Adult audiences have a tendency to take superhero cinema a little bit too seriously. We all sit and furrow our brows at the latest twists and turns of the MCU (and despair at the ongoing ineptitude of the so-called 'DC Extended Universe'). We wait with bated breath for new film and casting announcements from various Comic-Cons and dream about how this extraordinary and colourful new world – the inarguable predominant film currency of the 21st century – will develop its mythology and keep audiences shelling out at the box office for increasingly ambitious and outlandish four-colour adventures. Some get a bit sniffy at the thought of 'kids' enjoying this stuff, choosing to forget that, at their heart (and before the rise of 'graphic novel' culture that worked to legitimise the artform), comic books and superheroes were created predominantly for imaginative youngsters. Secret Headquarters works to redress the balance a little, and whilst it’s achingly predictable and determinedly derivative, it’s aimed with almost laser-beam precision at a young audience and delivers enough thrills and spills and glitzy CGI to pass a hundred-odd minute amiably enough.
During a camping trip with his wife and young son, Jack Kincaid (Owen Wilson) makes contact with a strange glowing sphere called ‘the Source’ that emerges from the wreckage of a crashed space vehicle. Ten years later and a mysterious superhero known as The Guard has become the protector of humanity but Jack is now separated from his wife and is trying to re-establish a relationship with his son Charlie (Walter Scobell), now an insecure teenager. He also has a secret headquarters full of hi-tech weaponry and equipment hidden beneath his home and when Charlie and his friends come to stay and Jack is called away to deal with a work emergency, they discover that Jack is actually The Guard. Meanwhile 'boo-his bad guy' and frustrated tech genius Ansel Argon (Michael Peña) wants to get his hands on ‘the Source’ and when he and his team track it down to Jack’s lair, shenanigans and hi-jinx ensue.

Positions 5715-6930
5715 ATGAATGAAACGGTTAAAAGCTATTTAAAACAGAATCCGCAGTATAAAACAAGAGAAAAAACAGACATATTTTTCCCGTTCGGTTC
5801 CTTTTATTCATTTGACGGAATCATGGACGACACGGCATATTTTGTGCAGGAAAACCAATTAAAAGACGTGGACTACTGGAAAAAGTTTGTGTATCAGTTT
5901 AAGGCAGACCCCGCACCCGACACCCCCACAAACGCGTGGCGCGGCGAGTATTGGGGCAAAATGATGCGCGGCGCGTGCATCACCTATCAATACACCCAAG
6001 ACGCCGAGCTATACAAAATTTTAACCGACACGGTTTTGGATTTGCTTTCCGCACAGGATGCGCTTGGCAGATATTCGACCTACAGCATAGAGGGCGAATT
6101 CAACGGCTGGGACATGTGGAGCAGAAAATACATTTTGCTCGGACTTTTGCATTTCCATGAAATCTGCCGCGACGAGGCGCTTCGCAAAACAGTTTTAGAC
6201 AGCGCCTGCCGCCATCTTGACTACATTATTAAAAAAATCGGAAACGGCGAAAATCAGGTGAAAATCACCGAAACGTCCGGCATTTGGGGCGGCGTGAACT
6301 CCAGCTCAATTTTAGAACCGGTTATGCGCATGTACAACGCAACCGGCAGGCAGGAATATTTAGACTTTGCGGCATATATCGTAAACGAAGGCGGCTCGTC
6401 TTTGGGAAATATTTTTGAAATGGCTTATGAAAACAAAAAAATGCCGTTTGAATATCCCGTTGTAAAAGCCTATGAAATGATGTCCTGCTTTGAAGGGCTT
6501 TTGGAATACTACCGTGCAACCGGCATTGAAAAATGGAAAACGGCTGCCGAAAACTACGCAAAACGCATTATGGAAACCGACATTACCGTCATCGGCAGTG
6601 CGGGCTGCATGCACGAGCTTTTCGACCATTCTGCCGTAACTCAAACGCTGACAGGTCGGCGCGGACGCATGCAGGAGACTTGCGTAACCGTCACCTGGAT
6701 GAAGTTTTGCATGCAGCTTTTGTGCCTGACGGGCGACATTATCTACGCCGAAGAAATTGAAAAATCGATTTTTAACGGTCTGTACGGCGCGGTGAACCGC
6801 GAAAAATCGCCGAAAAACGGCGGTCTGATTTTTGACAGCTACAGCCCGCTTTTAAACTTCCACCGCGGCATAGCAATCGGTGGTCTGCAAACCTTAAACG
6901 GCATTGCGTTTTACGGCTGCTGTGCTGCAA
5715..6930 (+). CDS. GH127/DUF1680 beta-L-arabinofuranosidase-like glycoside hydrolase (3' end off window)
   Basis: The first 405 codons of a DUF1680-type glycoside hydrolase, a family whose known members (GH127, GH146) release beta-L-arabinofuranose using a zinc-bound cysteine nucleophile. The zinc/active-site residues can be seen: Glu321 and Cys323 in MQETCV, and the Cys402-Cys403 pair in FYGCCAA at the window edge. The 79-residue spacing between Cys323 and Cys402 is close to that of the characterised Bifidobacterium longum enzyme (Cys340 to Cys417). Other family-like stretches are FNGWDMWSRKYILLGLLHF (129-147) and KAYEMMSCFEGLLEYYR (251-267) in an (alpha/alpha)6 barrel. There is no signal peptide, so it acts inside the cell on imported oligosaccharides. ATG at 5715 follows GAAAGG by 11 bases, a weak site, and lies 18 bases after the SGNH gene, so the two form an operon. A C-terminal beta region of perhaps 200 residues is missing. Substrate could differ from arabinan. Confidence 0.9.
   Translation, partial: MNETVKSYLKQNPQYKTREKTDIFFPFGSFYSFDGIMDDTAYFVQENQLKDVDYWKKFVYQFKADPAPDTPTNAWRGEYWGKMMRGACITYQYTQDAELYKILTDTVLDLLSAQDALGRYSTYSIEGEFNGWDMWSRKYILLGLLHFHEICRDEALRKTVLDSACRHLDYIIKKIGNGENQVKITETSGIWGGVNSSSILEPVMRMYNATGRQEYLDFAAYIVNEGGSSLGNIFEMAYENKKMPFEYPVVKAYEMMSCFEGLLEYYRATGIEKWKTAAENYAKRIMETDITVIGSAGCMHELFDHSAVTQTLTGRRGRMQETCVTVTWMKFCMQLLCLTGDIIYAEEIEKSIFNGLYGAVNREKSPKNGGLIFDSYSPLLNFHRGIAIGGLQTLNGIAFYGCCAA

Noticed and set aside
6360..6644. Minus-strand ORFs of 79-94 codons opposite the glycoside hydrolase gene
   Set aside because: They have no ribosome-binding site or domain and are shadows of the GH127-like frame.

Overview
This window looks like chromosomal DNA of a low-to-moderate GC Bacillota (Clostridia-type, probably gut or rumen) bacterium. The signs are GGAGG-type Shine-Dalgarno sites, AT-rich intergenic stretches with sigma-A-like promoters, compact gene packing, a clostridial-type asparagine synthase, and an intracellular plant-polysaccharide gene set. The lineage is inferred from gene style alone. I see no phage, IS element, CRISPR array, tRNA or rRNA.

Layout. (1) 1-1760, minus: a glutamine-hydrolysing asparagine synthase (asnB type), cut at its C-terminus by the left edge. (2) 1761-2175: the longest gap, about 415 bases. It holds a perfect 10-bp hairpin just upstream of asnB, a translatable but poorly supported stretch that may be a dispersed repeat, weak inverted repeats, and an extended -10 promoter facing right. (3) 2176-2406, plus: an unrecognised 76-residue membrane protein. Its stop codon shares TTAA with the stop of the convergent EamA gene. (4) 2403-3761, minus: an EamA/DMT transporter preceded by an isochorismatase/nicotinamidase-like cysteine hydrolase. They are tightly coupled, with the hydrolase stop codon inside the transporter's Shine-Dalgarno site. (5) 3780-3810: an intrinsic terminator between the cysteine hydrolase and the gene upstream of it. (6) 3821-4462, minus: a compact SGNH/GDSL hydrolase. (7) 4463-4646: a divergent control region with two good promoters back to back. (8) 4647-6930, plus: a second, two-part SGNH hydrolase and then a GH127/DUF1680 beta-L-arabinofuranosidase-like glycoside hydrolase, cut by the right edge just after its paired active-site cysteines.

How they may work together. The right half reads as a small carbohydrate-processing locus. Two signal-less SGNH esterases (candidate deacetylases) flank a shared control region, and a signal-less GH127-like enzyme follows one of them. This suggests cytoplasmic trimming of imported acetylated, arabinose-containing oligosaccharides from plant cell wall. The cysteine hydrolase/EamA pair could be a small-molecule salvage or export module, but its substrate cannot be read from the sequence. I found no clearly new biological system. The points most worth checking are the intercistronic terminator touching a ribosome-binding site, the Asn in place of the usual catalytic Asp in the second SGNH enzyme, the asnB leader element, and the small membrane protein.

Secret Headquarters is harmless, colourful fun, Home Alone soaked in CGI. It occasionally makes knowing nods at superhero cinema tropes – a last-reel fight between The Guard and Argon in a school corridor, both clad in Iron Man-like superhero suits, is paused by Argon who is out of breath, sweaty, and in need of a drink from a nearby water fountain. It’s a film with heart too, dealing with childhood insecurity and the importance of strong family ties with Jack (Wilson actually only appears in the first and last twenty minutes or so) trying to juggle his responsibilities as a parent with those of a superhero and Walter Scobell as Charlie is as delightfully naïve and charming as he was in last year’s The Adam Project. Fans who study Venn diagrams detailing the intricacies of Marvel movie timelines and the ins and outs of the Multiverse and what it all means won’t have time for Secret Headquarters but it’s not meant for them, it’s meant for the next generation of potential superhero supporters who absolutely deserve something just for them.
Secret Headquarters is streaming now on Paramount Plus